Ryan Chartrand

The football rivalry between Cal Poly and Sacramento State makes almost too much sense.

Of the 125 teams in the Football Championship Subdivision (formerly Division I-AA), each is one of just four in California.

Both are available Oct. 11.

The only California State Universities left in the FCS played each other about evenly once a season for 20 years in a row beginning in 1983.

Things changed after Cal Poly won four straight starting in 2003 – 31-17, 58-13, 37-13 and 17-10 – twice in San Luis Obispo and twice in Sacramento.

After 24 consecutive seasons of meeting, the Hornets walked away from the Mustangs in 2006. This season, despite the coinciding open dates, the teams again won’t face each other.

“They’re trying to right their ship so they can start playing us (again),” says Cal Poly athletics director Alison Cone. “Right now, they feel it’s not in their best interest to play us.”

According to Sacramento State athletics director Terry Wanless, Northern Colorado’s 2006 entry into the Big Sky Conference effectually suspended the series (tied at 15-15 all-time) because the Hornets then had to account for eight conference games instead of seven.

“If there’s a date both of us are still unfilled on, it would just be a coincidence,” Wanless says.

Wanless explains the program’s non-conference scheduling approach as one including, by default, a Causeway Classic installment with nearby UC Davis (giving Sacramento State nine total dates) and a Football Bowl Subdivision (formerly Division I-A) or “money” game (10 dates) balanced with a non-Division I game, usually at the Division II level (11 dates).

All that checks out with the Hornets’ 2008 slate.

For the 12th game, however, Sacramento State looked outside all of Divisions I, II and III, and arranged a Sept. 13 welcome of Southern Oregon, an NAIA independent that went 5-4 last season.

“Unfortunately, we’ve had to make some choices in the best interest of our program, and things dictated to us by the expansion of our league led us down this path,” Wanless says.

While the Hornets host the Ashland, Ore. school of fewer than 5,000 – with an official Web site listing the location of a 2007 season finale simply as “Unknown” – Cal Poly will be visiting FCS McNeese State, a conference champion in 2007 that entered the postseason undefeated before being upset in the first round.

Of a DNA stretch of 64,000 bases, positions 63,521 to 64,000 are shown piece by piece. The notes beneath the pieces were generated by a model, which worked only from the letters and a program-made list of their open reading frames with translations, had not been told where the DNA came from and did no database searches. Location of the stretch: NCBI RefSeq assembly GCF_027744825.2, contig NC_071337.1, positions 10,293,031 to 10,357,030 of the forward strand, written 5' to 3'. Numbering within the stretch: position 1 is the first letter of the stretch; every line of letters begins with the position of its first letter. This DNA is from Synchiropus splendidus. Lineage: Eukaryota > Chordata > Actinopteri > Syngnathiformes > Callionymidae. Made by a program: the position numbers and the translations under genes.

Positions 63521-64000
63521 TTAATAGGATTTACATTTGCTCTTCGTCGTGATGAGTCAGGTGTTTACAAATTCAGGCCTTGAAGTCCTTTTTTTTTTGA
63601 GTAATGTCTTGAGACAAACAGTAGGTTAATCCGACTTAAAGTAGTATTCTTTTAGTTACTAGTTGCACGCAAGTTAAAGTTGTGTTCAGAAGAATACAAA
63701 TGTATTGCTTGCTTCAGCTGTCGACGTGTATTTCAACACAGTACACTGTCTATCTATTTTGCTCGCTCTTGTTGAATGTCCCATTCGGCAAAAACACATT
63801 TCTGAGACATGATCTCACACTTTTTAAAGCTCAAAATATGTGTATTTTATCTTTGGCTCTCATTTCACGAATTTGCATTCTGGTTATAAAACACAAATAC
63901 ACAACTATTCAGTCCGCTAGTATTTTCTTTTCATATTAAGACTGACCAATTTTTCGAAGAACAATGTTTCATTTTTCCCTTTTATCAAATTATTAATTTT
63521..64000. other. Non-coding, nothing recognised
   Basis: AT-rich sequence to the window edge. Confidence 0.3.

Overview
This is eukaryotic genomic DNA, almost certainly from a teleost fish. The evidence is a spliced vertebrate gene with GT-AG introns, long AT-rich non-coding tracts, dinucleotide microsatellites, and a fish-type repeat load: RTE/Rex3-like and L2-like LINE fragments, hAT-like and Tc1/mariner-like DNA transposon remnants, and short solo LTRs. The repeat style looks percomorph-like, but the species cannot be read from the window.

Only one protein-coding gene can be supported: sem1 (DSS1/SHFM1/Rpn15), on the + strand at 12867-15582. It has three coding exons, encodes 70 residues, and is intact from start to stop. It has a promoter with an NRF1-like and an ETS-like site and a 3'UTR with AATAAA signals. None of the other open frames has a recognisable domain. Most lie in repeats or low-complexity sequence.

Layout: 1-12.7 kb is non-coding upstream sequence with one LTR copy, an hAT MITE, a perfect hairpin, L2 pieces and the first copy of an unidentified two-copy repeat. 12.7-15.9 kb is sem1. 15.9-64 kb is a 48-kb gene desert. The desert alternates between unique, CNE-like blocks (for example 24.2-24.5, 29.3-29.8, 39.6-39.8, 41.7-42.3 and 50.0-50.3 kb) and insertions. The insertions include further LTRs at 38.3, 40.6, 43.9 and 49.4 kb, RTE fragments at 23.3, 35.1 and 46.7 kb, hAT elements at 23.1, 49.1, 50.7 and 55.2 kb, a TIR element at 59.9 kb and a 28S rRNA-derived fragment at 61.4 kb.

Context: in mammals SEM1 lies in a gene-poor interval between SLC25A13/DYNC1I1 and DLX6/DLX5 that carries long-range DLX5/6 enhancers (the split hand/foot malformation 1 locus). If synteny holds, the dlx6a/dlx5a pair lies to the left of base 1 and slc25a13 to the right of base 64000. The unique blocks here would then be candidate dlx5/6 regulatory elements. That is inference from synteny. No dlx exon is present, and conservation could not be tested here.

It will be the first of two consecutive weeks the Mustangs will spend in Louisiana before later making trips to South Dakota State and Wisconsin.

“What’s left are the other teams that nobody else wants to play,” Cal Poly head coach Rich Ellerson says.

The Hornets, meanwhile, won’t travel east of Colorado.

Although they’ll have played 12 games, Cal Poly almost surely will finish with only 11, jeopardizing a seven-win mark necessary to earn at-large consideration for the playoffs.

“I thought we’d still be playing them when I came here,” says Mustangs senior-to-be running back Ryan Mole, who transferred following the 2005 season from Sacramento State, where he rushed for a total of 1,626 yards. “I was excited about playing my old teammates. I don’t know why we dropped them or they dropped us; I guess people just don’t want to put us on the schedule.”

While the rivalry may not be as historic as UC Davis’ with both, it still had special meaning, Mole says.

“It actually is pretty intense, that whole week, for both teams, with everybody screaming out their name at practice and stuff,” he says. “It’s not like Davis, but it’s still the second-biggest rivalry. It brings everyone together and is always a physical game.”

Andrew Gardner, Cal Poly’s junior-to-be kicker and a Davis native, agreed about the rivalry’s place.

“Whenever you play a team also on your level, another CSU school, a lot of guys here were also recruited by Sac State,” he says. “So there’s going to be a lot of competition there. I would think both teams would want to play each other because travel costs can be so much more than just driving up the I-5 to get to the game.”

Cone says based on conversations with the Hornets’ administration and coaching staff, in the long term, Sacramento State “absolutely” is interested in playing Cal Poly.

“I think it should be soon,” Cone says. “I anticipate it’ll be a year or two and they’ll play us again. There are so few of us out West, we really need to play each other.”

Donovan Aird is a journalism senior and a Mustang Daily sports editor and columnist.

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